imageThis guest blog has been written by Sarah Bourke, who works at carwow, a comparison site for new cars based in London:

Carwow is a young startup going through a period of rapid growth. It has expanded from seven employees when I began six months ago, to 17 today. We’ve created an online platform through which you can compare great deals from approved car dealers around the UK without the usual hassle, haggling and hidden costs.

I graduated from university three years ago and have since worked for two startups. I thrive on the hectic, fast-paced work environment of startups and love the opportunities that they provide.

There is no set definition of a startup, but startups are typically small, newly-established businesses that rely on external investment and aim to solve a problem or fill a gap in the market.

Why work for a startup?

New graduates are increasingly tempted by what startups have to offer. You’ll gain real hands-on experience right from day one. On your first day, expect to show up and be handed a box containing your computer, receive a quick twenty minute chat about the company, and get thrown right in to the project of the day. Things move quickly and people who can keep up with the pace will do well at a startup.

You’ll work with both industry newcomers and experienced professionals, typically without the hierarchy of a typical corporation. This is a great way to learn from highly-skilled industry experts. Bureaucracy and “red tape” are essentially non-existent, so if you have a great idea, it can be turned into reality surprisingly fast.

You really feel like you’re doing something. Instead of typical large companies, where you feel like a cog in a larger machine, working at a startup means being on the front lines of innovation.

Finally, you’ll often be offered shares in the company as part of the compensation package. For the employer, this means you’ll be willing to work harder and will be more invested in the company (literally!). For you, this means a potentially huge payoff if the company does well.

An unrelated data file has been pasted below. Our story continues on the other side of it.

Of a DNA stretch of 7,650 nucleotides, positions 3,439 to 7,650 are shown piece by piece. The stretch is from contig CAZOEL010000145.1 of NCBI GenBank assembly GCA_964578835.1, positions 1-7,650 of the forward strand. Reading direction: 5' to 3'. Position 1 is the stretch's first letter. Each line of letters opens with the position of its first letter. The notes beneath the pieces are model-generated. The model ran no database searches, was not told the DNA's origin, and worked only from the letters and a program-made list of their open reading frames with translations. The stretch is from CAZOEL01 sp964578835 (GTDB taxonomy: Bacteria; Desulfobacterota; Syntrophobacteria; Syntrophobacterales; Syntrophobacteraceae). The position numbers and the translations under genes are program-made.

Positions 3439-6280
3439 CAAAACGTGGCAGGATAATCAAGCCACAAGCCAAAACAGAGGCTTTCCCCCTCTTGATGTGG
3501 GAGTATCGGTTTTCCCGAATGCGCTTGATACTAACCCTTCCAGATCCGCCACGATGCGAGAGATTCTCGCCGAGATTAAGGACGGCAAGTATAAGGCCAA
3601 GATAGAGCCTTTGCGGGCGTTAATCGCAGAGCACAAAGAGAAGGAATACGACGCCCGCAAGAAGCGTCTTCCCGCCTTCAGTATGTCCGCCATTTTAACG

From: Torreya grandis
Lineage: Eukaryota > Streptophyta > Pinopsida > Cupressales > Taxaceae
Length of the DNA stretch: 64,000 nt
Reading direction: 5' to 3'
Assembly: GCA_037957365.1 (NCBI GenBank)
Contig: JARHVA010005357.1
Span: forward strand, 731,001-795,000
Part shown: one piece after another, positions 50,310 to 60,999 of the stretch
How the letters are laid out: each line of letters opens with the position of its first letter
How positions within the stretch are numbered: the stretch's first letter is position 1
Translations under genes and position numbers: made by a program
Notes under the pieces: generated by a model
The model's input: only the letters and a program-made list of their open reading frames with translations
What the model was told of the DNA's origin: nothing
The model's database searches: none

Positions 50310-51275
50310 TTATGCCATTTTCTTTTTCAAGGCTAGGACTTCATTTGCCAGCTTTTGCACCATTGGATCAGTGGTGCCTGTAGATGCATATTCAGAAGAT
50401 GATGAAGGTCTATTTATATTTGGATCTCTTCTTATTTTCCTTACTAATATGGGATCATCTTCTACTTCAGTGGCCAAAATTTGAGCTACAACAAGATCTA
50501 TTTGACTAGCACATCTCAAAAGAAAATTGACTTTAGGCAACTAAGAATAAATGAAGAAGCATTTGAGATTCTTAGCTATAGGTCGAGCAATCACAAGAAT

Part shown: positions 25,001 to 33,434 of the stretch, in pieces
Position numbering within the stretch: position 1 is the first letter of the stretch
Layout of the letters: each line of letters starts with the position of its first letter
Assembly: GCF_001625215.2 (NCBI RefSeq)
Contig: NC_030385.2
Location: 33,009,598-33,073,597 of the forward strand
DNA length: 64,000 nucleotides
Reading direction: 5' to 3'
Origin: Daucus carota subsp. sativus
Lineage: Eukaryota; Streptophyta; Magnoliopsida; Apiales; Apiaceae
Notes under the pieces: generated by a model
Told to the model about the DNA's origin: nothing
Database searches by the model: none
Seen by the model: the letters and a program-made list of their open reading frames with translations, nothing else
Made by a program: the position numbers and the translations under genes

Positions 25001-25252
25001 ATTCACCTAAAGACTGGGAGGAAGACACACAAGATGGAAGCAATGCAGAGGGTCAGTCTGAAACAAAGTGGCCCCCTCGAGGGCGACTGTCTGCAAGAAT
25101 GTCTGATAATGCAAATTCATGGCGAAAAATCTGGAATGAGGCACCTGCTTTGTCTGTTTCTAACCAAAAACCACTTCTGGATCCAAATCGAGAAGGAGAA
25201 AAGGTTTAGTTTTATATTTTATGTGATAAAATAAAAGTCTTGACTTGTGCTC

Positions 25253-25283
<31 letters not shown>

What startups are looking for

Startups have to get quite a lot done with a small budget. So, they look for people who can (and are willing to) fill many roles. This means hires who have backgrounds in a variety of fields are particularly attractive. Don’t despair if your CV is short on experience though – startups look for a proactive attitude and a willingness to work, not just someone with an impressive background.

The most important key to success at a startup is being proactive and willing to tackle assignments head-on. If you need to be micro-managed, you should probably look elsewhere.

Life at a startup

I’m not going to sugar-coat it – many days are frantic, intense, and no one has a complete idea of what’s going on. Deadlines are tight and the stakes are high every single day. Some people thrive on this – those are typically the people who do well. Startups are sometimes compared to a pressure-cooker which I’d say is a fair comparison.

A typical day at a startup doesn’t exist. You may spend a week on a huge project that ends up not working out, only to pivot completely and do something totally different for the next month. This can be a good thing, though. As new tasks come up, you’re able to jump in and contribute whatever you can.

For me, life at a startup means I’m never bored and always learning. I’ve learned more in six months here at carwow than I did at my previous jobs combined. Working at a startup is exciting, challenging, and quite entertaining! There’s definitely a “work hard, play hard” mentality and celebrating achievements with colleagues is amazing.

If you’re after a demanding, dynamic career where you’ll learn and adapt as you do, you’ll probably love the startup scene.

For entrepreneurial events and opportunities at LSE, visit the LSE Generate website.

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